I feel like a Dead Island Trailer perspective is the kind of thing that I, a game-theorist in training, should endeavor to write about.  It’s been all over the place that controversy this trailer caused because it depicts violence against children.  The trailer, set to some somber music, starts at the “end” of scene and moves backwards, showing the girl being bitten and infected and her father essentially abandoning her when he realizes she’s been infected.  In the end, the whole family is slaughtered by the zombies.

It’s a very emotional moving piece–arguably one of the most well done trailers I’ve ever seen, I would say even surpassing Blizzard’s CGI abilities.  So this stirred up some rage from people saying that the company was trying to profit from depictions of violence against children, and called the piece manipulative and salesy.  For once, (and this is a rare thing) Jim Sterling and I are in agreement in that this is a needed piece of media.

I wouldn’t say that I loved the trailer–that implies a degree of … affection for it that I don’t really have.  What I do–I admire it, it amazes me, and most of all, it’s revealing.  A large portion of cultural theory (of which game studies is a part) deals with looking at what we take for granted, those things that we choose to ignore on a daily basis.  Violence against children is one of those things that we hide our heads in the sand about, effectively plug our fingers in our collective ears and yell “LALLALALLA” until it goes away.

Again, I agree with Mr. Sterling here when he says that often in media, children are rarely the subjects of violence–they almost always emerge unscathed as if somehow their perceived innocence of the world protects them from the horrors the rest of the world is facing.  But the reality is – that isn’t the case.  Violence far worse than what appears in this trailer happens to children every day.  Literally.  Every.  Day.  In a conversation with a friend recently, he mentioned in a class about genocide, that children are not exempt from genocide, are not sold into slavery.  To the best of my knowledge, Hitler didn’t make exceptions for children. The European colonists didn’t make exceptions for the Native American children during the push west.

Yet, we find even amongst gamers, there are those that are crying this is too far, that this mere marketing stunt is manipulative and immoral.  Even those who have been staunch proponents of free expression in games. But I think this is a farce.  There’s the assumption that this makes light of their deaths, and yet the same is never said of movies that show similar content–and really a movie is only a longer trailer designed to get money without the middle-man of the game.  Both a movie and trailer function to make money.  A trailer and a movie are functionally the same, and yet we treat them differently here because one is less underhanded and is thus vilified for it.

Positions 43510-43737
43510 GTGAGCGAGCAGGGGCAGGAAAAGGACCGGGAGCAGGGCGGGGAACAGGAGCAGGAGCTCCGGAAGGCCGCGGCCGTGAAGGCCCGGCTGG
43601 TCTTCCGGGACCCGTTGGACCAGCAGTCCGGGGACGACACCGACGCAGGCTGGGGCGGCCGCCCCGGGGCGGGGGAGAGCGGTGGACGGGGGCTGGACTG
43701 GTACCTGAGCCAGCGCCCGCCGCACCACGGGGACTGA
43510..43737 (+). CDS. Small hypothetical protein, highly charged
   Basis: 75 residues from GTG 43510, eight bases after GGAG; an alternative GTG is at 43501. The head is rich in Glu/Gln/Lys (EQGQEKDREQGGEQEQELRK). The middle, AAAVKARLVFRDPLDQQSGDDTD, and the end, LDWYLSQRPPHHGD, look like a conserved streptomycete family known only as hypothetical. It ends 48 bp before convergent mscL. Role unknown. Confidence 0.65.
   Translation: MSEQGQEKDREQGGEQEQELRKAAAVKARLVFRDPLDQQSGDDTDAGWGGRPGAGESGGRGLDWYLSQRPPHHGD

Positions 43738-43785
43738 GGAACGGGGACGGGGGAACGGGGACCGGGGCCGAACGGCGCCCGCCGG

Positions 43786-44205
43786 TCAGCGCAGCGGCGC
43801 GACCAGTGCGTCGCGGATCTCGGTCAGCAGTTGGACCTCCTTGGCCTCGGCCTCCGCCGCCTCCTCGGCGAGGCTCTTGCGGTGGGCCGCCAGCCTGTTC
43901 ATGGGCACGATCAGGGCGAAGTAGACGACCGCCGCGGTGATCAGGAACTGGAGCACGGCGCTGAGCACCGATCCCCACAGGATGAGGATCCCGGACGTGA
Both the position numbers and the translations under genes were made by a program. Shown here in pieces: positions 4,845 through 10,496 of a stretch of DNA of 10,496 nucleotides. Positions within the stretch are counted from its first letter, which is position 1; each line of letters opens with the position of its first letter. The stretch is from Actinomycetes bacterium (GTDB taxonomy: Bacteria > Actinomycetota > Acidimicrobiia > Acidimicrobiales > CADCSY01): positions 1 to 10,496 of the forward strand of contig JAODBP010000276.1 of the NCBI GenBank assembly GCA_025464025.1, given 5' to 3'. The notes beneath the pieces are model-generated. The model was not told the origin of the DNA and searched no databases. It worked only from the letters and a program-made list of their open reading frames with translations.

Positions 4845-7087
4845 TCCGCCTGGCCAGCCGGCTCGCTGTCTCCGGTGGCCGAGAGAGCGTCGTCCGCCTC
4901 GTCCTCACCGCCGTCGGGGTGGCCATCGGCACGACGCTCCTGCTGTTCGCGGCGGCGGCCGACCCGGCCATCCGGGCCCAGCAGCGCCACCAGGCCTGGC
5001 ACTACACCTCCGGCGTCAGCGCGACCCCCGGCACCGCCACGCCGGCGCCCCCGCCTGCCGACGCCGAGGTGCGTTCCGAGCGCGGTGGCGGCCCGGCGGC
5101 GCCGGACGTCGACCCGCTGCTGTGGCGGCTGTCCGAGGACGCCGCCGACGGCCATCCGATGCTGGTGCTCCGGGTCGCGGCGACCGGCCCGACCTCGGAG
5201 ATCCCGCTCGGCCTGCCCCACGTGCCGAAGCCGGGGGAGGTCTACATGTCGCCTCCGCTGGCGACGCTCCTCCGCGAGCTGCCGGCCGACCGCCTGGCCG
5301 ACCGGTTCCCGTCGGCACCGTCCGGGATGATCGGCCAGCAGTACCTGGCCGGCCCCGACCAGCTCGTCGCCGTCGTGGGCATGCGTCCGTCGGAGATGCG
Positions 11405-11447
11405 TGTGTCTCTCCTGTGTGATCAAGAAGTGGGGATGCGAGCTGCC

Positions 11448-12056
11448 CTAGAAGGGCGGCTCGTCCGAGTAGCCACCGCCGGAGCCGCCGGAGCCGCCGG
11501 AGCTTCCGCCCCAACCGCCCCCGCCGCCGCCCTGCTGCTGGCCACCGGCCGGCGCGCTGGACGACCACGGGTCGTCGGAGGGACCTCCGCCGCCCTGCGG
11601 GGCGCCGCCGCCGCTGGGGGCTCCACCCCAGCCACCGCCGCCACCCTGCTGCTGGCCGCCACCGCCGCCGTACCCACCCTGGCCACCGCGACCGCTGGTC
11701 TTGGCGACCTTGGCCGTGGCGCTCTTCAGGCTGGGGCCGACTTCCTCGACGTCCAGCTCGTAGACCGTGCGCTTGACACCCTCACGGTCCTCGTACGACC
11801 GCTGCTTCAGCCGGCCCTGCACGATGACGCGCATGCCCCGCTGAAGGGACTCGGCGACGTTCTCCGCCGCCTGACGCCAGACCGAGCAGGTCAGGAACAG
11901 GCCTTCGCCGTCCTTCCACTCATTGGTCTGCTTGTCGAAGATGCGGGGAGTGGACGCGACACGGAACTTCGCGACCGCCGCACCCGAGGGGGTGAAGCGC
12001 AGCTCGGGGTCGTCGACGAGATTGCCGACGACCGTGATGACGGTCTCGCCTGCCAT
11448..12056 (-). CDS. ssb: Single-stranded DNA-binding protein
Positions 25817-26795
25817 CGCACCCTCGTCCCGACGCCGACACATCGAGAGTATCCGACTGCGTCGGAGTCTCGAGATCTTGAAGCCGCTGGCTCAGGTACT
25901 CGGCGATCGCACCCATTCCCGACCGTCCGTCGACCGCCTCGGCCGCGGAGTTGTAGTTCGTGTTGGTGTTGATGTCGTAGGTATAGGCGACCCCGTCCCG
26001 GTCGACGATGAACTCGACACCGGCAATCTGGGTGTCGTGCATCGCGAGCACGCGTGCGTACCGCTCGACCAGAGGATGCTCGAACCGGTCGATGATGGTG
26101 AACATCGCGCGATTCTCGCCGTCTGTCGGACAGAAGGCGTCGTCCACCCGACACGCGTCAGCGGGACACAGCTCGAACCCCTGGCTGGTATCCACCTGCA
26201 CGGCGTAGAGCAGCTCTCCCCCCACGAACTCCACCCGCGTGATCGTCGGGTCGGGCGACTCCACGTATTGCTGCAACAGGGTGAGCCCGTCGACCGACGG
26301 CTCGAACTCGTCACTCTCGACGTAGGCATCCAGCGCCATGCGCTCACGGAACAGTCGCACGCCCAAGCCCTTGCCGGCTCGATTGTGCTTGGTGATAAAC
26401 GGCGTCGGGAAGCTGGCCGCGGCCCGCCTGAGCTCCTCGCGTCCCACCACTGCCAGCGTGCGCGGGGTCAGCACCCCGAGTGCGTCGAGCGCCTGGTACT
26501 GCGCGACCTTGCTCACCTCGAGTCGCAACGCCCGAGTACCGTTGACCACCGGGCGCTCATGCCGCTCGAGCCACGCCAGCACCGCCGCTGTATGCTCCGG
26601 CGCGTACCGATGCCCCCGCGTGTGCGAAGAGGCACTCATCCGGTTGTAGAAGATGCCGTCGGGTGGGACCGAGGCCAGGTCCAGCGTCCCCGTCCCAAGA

We claim it inappropriate to show this kind of imagery.  We say it manipulative, underhanded, immoral, insensitive.  The argument has already been made by others that it’s accurate.  It’s not that it’s manipulative or any of those things that we find it reprehensible–it’s because it’s true.  For all of our ostrich head in the sand tactics, it’s still true.  It’s still accurate.  More than that, I think that more than a few people would have abandoned the girl the same way, knowing she was already lost.  I think that knowledge, that urge of self-preservation when you know the child is lost to you scares people.  There’s a sense of helplessness that comes across in the video, and a sense of finality, and doom for lack of a better word.  They were always going to lose–the family was always going to die.  In this way to me, the trailer is beautiful because it elicits those responses; because it deliberately makes us unapologetically uncomfortable.

For me – the fact that this trailer is uncomfortable to watch, that it forces us to think about lose-lose situations, that it shows us even the innocent are not free from violence makes it all the more important to *have* this kind of media available.  These are the kind of things that if gaming ever wants to be viewed as more than just something for kids–as Mr. Sterling states (I can’t help but imagine with a bit of a sneer), “take games seriously.”

This isn’t about the game–tangentially it could be – we don’t know the game.  The game could be profound and different from all the other zombie games and live up the precedent set by the trailer.  Or it might not.  But that’s not the point.  This is an argument about what is OK to display in media, the issues that are OK for us to explore in media.  This is an issue about games (as opposed to the game).  If we start claiming this early in the fight that, yes there are certain things that shouldn’t be in games, that sets the precedent in a way I don’t think we want.

See the Trailer here.